As for ringworm, geranium oil is an option but we still need more research on this specific oil. Paw chewing can be an indicator of gut health issues and allergies. If your dog is doing this, we suggest a visit to the vet first. But, if it’s as simple as irritated paws due to the weather or stress-related chewing, then chamomile, our number two miracle oil is the one to use.

Essential oils for Dog Health and Wellness

We now move on to essential oils for general maintenance, health, and wellness. 


There are whole Facebook groups out there for dog parents with anxious and overreactive pups looking for support. Did you know that essential oils can also play a role in reducing anxiety? 

Again, we see number one lavender and number two chamomile oils step up to the plate. They both have calling qualities and can help some dogs in stressful situations.



Unfortunately, there is no miracle cure for cancer for humans or dogs. However, there is some preliminary research that shows frankincense has some anti-cancer properties. Again, more definitive research is needed.


It’s no secret that most dogs can get diarrhea pretty easily, and one of the simplest ways to upset their stomachs is to switch their food too often or too quickly. Eating random stuff off the floor also causes it, and we all know dogs have a tendency to do it! If your pooch is having tummy issues, chamomile can help, just like it can for us.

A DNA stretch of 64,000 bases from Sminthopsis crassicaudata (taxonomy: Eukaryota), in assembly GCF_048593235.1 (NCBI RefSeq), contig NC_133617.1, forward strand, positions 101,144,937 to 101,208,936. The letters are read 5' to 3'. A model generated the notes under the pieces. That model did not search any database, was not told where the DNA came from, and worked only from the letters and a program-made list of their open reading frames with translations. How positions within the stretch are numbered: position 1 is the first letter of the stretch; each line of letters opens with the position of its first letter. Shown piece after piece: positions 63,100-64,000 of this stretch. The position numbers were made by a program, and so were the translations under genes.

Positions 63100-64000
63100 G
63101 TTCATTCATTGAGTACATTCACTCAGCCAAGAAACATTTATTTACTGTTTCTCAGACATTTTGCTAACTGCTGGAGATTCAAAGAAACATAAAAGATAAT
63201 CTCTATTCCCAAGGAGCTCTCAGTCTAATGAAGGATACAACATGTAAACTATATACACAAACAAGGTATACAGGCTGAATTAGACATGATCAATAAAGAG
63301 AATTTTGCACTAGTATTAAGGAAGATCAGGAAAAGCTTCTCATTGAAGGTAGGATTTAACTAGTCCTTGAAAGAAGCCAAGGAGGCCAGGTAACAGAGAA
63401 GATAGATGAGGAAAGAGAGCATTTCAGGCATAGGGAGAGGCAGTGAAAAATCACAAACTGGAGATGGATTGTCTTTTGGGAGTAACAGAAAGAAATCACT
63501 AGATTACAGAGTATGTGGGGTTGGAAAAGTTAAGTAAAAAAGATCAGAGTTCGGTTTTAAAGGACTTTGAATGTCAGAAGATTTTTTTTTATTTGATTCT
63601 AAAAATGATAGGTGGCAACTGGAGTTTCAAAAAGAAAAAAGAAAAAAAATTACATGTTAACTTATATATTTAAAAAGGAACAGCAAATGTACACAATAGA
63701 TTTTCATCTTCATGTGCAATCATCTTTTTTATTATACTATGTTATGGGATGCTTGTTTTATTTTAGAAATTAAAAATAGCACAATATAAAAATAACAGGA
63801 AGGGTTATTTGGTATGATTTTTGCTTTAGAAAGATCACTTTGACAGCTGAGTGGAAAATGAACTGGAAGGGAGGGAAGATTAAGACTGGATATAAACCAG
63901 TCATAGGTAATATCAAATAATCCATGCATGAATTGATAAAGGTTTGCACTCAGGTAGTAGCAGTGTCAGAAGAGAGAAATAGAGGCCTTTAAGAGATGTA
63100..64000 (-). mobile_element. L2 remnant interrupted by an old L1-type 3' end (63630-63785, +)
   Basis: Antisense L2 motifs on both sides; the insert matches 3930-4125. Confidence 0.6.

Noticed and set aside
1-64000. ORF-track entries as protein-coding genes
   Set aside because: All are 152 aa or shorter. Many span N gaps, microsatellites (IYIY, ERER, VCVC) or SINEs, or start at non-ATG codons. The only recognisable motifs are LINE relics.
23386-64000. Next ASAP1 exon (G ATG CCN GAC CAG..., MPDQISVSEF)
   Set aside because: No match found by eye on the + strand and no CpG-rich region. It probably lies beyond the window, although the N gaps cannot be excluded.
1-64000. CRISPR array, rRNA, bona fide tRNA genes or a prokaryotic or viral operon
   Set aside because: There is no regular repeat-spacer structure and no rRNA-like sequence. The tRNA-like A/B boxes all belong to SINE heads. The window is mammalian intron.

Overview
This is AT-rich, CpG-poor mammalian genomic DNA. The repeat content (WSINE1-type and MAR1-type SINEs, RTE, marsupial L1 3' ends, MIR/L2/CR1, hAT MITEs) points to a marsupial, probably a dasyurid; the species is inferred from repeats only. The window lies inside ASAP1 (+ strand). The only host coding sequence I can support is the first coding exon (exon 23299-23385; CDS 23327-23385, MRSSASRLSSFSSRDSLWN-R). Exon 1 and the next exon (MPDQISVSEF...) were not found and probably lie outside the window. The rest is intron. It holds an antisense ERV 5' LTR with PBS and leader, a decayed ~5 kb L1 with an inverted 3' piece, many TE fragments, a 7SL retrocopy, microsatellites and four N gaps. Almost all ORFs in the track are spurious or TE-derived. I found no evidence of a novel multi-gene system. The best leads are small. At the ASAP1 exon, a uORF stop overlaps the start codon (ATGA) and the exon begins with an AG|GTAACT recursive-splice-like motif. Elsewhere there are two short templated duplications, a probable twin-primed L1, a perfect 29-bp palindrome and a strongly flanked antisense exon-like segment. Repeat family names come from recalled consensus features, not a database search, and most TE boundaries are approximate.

Respiratory Problems

Respiratory issues are much more serious and essential oils can only help alleviate the symptoms temporarily rather than be a permanent cure. However, myrrh can potentially help with light breathing problems, but more research is needed.



Arthritis is something that can cause senior dogs a lot of discomfort. Every wince and whine from your elderly dog can tug at the heartstrings. In order to help numb the pain, frankincense can be applied, but more research is needed.


Bad Breath

Doggy breath is very common and is something many dog parents don’t mind. However, it can get pretty bad. If it gets to a point where you can’t stand it, then we suggest taking a trip to the vet because there could be oral health issues. 

As for an essential oil solution, anything that can mask odors like orange oil can help. But we would advise against turning to essential oils for this specific issue because your dog should not be ingesting them, even if it’s deemed safe.


Car Sickness

Ginger can help fight nausea, which is why its oil is our recommended essential oil for car sickness in dogs. Once again, there needs to be more research on dogs to be sure of the effects. 

There are specific sprays on the market to deter chewing behavior, such as bitter apple spray. Using scents dogs dislike, which are citrus scents could work. 

As we mentioned, dogs really shouldn’t be ingesting essential oils even if it’s diluted. So in the case of unwanted chewing, we still suggest some good old-fashioned training.